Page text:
Getting the correct piece of information from A to B, in time, and without creating an avalanche of questions because the original information given didn't make sense, is still a massive challenge in Tanzania.
Tanzania is - as far as I know for now - up for at least three huge national challenges in this regard during 2012: The Constitutional Review, the Census 2012 and the National Identification Card. The blogger, Elsie Eyakuze, comments on all of it for the East African here.
She also comments explicitly on the identity cards, i.e. saying: 'We’re also going to become increasingly rigid and racist about notions of citizenship; any non-Bantu, anyone with a funny accent or a poor grasp of Kiswahili will be targeted. It’s going to give our creeping xenophobia manure on which to flourish.'
Take the inserted screen dump (above) from the website of the Ministry of Home Affairs aiming at explaning about the National Identity Cards, which is struggling to find the right words to explain what this is all about. One choice of words did cause lots of debate among my friends last week in Dar es Salaam - 'regal residents'. What is it? The fact that we all know the common mix up with it comes to 'l' and 'r' it still made us wonder if this was some sort of trick: 'Regal is better than legal?'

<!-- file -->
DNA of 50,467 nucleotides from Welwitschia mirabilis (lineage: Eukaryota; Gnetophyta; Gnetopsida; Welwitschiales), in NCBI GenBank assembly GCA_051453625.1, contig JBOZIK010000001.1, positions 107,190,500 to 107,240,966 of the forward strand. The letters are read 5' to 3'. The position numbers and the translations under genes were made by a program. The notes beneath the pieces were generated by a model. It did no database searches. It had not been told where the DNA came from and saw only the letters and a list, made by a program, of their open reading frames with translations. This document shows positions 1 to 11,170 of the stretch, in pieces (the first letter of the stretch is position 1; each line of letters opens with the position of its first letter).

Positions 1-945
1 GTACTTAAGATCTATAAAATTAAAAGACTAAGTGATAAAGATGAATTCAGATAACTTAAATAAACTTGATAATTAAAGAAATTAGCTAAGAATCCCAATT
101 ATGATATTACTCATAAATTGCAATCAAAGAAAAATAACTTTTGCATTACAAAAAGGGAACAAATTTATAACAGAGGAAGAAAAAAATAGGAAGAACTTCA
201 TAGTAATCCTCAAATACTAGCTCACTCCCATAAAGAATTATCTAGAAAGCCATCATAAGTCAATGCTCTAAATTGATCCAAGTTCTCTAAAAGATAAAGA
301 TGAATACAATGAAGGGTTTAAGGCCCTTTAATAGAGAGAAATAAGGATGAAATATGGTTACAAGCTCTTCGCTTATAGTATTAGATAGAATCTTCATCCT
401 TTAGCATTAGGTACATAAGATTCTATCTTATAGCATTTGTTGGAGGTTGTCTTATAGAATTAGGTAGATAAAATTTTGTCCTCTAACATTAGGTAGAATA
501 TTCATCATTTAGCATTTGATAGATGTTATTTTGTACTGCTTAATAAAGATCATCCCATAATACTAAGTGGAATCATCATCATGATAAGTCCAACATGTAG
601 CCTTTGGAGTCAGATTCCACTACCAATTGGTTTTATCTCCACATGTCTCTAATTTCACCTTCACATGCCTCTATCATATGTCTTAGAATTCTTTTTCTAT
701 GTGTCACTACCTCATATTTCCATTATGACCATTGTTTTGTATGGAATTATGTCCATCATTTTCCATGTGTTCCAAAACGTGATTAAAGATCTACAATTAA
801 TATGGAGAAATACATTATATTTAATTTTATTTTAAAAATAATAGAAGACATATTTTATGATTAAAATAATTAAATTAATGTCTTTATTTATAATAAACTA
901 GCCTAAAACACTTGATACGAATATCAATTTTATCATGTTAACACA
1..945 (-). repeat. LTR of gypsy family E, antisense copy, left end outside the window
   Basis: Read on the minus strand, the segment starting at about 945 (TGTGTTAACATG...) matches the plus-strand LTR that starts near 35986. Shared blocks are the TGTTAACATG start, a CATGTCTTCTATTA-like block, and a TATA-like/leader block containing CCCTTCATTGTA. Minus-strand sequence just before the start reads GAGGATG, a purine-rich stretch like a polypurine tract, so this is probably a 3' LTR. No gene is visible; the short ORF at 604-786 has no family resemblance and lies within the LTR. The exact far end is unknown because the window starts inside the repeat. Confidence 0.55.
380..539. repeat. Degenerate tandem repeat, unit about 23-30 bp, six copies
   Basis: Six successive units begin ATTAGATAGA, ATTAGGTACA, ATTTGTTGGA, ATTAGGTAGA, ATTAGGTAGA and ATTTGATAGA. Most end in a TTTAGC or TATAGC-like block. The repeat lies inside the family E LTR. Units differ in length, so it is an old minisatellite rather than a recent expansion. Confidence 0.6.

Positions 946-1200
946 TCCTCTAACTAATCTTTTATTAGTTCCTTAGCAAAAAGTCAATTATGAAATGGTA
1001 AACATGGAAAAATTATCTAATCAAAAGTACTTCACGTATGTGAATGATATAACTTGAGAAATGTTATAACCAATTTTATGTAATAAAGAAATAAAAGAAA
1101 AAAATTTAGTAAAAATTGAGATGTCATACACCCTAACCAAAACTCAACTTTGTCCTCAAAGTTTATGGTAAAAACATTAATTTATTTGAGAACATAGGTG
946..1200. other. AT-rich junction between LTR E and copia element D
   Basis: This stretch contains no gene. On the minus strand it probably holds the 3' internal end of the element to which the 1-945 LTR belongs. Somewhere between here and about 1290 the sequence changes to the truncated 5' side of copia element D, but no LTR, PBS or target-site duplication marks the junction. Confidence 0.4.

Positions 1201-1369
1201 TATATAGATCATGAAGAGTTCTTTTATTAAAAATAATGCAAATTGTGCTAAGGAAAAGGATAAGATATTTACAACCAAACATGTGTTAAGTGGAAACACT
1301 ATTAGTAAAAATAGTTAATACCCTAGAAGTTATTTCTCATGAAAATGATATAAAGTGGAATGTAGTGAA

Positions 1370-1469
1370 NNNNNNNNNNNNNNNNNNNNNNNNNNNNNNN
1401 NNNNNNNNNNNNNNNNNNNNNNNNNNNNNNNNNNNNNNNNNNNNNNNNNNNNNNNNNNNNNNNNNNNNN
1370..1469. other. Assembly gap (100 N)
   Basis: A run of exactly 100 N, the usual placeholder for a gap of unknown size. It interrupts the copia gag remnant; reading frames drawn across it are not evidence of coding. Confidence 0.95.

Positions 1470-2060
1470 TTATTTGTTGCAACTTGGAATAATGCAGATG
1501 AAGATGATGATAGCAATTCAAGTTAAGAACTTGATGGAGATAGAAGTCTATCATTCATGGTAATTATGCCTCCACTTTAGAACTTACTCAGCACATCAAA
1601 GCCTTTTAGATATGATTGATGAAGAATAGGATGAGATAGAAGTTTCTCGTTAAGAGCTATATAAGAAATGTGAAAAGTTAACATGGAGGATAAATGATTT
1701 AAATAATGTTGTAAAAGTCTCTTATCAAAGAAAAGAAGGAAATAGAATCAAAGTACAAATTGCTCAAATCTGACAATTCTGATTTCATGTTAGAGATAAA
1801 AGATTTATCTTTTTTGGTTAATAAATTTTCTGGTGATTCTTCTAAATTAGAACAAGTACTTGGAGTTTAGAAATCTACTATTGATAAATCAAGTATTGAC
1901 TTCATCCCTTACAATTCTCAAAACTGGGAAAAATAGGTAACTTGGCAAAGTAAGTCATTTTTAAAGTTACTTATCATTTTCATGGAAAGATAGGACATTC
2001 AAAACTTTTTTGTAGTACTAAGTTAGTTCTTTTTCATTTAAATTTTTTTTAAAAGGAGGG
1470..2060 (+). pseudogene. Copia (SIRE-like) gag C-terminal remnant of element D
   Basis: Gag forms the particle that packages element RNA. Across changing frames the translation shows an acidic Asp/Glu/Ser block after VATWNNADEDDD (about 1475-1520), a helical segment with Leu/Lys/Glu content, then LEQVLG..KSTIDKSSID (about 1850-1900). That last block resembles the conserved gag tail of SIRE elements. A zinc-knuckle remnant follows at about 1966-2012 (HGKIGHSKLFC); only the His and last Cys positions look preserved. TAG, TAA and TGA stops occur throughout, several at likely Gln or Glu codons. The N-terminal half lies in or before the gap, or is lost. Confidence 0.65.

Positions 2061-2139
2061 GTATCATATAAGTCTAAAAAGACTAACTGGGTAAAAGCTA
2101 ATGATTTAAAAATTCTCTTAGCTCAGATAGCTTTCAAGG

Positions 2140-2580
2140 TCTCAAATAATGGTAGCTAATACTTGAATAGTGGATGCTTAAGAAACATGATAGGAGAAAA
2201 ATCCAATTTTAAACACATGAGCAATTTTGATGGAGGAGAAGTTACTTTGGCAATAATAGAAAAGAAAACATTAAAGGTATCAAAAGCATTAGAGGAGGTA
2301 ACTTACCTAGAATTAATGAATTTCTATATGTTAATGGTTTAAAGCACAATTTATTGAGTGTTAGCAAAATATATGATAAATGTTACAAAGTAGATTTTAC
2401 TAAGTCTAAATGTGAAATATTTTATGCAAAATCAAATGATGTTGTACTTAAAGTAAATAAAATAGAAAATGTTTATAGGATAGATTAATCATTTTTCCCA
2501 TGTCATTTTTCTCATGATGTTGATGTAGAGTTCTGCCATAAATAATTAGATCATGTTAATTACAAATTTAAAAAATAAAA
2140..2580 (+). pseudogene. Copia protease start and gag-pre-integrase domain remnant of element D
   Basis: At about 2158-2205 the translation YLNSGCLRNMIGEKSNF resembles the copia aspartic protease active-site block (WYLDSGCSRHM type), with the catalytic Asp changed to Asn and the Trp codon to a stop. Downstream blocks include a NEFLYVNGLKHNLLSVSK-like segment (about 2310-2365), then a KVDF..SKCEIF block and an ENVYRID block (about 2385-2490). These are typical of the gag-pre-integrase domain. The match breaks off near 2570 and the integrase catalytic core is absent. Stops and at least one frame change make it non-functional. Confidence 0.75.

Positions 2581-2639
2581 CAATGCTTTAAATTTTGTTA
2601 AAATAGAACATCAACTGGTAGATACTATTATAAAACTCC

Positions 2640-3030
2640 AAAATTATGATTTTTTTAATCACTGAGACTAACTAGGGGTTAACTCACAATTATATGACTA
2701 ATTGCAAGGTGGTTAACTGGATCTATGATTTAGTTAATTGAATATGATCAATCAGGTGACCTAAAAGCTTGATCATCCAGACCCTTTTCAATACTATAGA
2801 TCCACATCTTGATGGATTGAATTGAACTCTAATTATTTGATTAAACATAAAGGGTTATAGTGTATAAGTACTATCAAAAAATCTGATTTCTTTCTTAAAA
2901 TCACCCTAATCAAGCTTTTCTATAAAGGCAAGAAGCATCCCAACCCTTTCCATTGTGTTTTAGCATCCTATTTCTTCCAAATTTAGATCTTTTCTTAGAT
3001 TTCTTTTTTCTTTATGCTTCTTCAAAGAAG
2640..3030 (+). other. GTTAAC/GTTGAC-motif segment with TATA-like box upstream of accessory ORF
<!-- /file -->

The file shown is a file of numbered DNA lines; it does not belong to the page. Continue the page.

What also became topic for debate was the choice of the variety of people lined up in the website banner: Are they fully representative of all the variations of watanzania today?
Elsie surely didn't make this up. In my experience I keep coming across Tanzanians who - to lesser and higher degress - are defining themselves i.e. according to Bantu-genes, skin-colours, home villages, accents, to what car you drive, where you practice your faith, what neighbourhood you take your nyama choma, to where you go to sleep at night.
Though, officially we don't.
Considering Tanzania's weak points when it comes to distribution of clear public information to the masses, its colorful relationship with political correctness, not to forget that the country has an official discourse, but an even stronger unoffical and less easily understood (for the outsider) discourse - these three national challenges and how they are being tackled - will certainly define the future of Tanzania's health as a nation comprising so many different characters each not necessarily wishing for the same.